The Grapevine

Disposable vs. Non-Disposable Contact Lenses: Which Land More People In The Hospital?

Contact Lenses
Why do people still wear non-disposable contact lenses? Photo courtesy of Shutterstock

Disposable contact lenses are not only convenient, since they do not require extensive cleaning solutions, but they're also a safer and healthier alternative to extended wear contact lenses, which require constant cleaning to avoid the build-up of harmful pathogens. Data released by the Centers for Disease Control and Prevention has revealed that improper contact use, such as wearing them for too long or not cleaning them properly, leads to upward of a million eye infections each year in the United States.

Researchers from the CDC gathered data using the 2006-2010 National Ambulatory Medical Care Survey (NAMCS), National Hospital Ambulatory Care Medical Survey of Outpatient Departments (NHAMCS-OPD), and 2010 Nationwide Emergency Department Sample. Results showed that around 930,000 doctor’s office and outpatient clinic visits as well as 58,000 emergency department visits each year in the U.S. are attributed to a contact lens disorder or keratitis — inflammation of the cornea.

"Contact lenses offer many benefits, but they are not risk-free," Dr. Jennifer Cope, a CDC medical epidemiologist, said during a news conference. "Keratitis can be a scary infection, but it is preventable if people follow healthy habits and take care of their eyes and their lenses.”

While disposable contact lenses require very little upkeep considering they are only designed for one day use, the majority of causes for an eye infection in this study are associated with extended wear contact lenses. For example, sleeping with contact lenses, swimming or taking a shower with contact lenses, and failing to clean or replace them significantly increased a wearer's risk for infection. In fact, the CDC research team found that people who leave their contact lenses in overnight are over 20 times more likely to develop keratitis.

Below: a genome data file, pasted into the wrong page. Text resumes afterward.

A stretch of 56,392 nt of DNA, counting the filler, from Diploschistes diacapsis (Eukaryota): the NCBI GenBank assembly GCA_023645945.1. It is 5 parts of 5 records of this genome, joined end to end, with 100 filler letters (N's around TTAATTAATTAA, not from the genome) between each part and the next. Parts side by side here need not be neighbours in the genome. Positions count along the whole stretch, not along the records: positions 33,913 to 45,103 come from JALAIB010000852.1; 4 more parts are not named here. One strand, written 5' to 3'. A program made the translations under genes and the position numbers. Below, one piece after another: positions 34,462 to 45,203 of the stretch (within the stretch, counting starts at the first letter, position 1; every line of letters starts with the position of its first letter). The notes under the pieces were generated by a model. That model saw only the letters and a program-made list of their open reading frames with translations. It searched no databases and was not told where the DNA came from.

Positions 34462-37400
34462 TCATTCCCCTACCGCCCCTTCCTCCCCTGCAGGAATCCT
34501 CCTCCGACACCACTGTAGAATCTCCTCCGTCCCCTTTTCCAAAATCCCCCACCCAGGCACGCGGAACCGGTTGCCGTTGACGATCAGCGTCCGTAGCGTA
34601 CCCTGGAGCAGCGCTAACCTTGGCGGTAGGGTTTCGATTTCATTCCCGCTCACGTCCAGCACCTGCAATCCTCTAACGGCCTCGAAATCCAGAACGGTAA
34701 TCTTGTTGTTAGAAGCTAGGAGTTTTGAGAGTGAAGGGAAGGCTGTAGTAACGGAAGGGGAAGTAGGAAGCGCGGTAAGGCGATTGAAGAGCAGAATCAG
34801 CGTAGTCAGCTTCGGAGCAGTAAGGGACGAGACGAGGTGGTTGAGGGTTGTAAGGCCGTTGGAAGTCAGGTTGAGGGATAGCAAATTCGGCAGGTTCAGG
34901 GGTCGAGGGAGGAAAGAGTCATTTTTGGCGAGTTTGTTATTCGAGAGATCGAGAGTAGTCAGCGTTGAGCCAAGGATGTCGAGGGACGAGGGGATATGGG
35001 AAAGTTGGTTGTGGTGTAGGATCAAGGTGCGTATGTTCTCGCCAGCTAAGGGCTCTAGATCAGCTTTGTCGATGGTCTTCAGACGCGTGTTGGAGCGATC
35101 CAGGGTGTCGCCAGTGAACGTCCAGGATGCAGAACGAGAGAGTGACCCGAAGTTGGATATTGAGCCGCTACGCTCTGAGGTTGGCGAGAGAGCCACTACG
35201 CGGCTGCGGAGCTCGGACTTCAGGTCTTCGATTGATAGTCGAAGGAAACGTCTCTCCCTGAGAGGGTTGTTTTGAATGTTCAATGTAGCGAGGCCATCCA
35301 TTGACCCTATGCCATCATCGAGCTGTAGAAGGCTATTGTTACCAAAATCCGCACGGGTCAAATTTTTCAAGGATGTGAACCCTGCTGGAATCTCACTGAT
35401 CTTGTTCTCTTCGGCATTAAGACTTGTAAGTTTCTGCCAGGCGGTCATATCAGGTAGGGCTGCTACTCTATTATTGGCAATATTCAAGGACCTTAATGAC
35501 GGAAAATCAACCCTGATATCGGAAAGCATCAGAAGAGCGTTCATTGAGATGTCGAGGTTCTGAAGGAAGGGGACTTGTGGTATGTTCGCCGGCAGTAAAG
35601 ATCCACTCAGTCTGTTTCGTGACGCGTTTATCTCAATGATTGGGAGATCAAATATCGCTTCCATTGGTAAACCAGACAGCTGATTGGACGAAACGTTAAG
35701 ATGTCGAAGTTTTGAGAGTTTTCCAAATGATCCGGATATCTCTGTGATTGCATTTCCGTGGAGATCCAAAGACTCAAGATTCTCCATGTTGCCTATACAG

For contact lens wearers who believe going non-disposable is a good way to save money, think again. Health care visits related to keratitis and contact lens disorders lead to around $175 million in direct medical expenditures each year. This included $58 million for Medicare patients and $12 million for Medicaid patients. Contact lens-related visits to the doctor’s office or outpatient clinic take up over 250,000 hours' clinician time each year.

Although the CDC recommends switching contact lenses out every three months or when directed by a doctor, it seems that switching to disposable contact lenses is the best way to avoid any risk for an eye infection. Contact lens wearers who switch to disposable often report a more comfortable fit compared to disposable. Disposable contact lens wearers are also much more likely to follow their recommended lens replacement schedule.  

Source: Collier S, Gronostaj M, Cope J, et al. Estimated Burden of Keratitis — United States, 2010. Morbidity and Mortality Weekly Report. 2014. 

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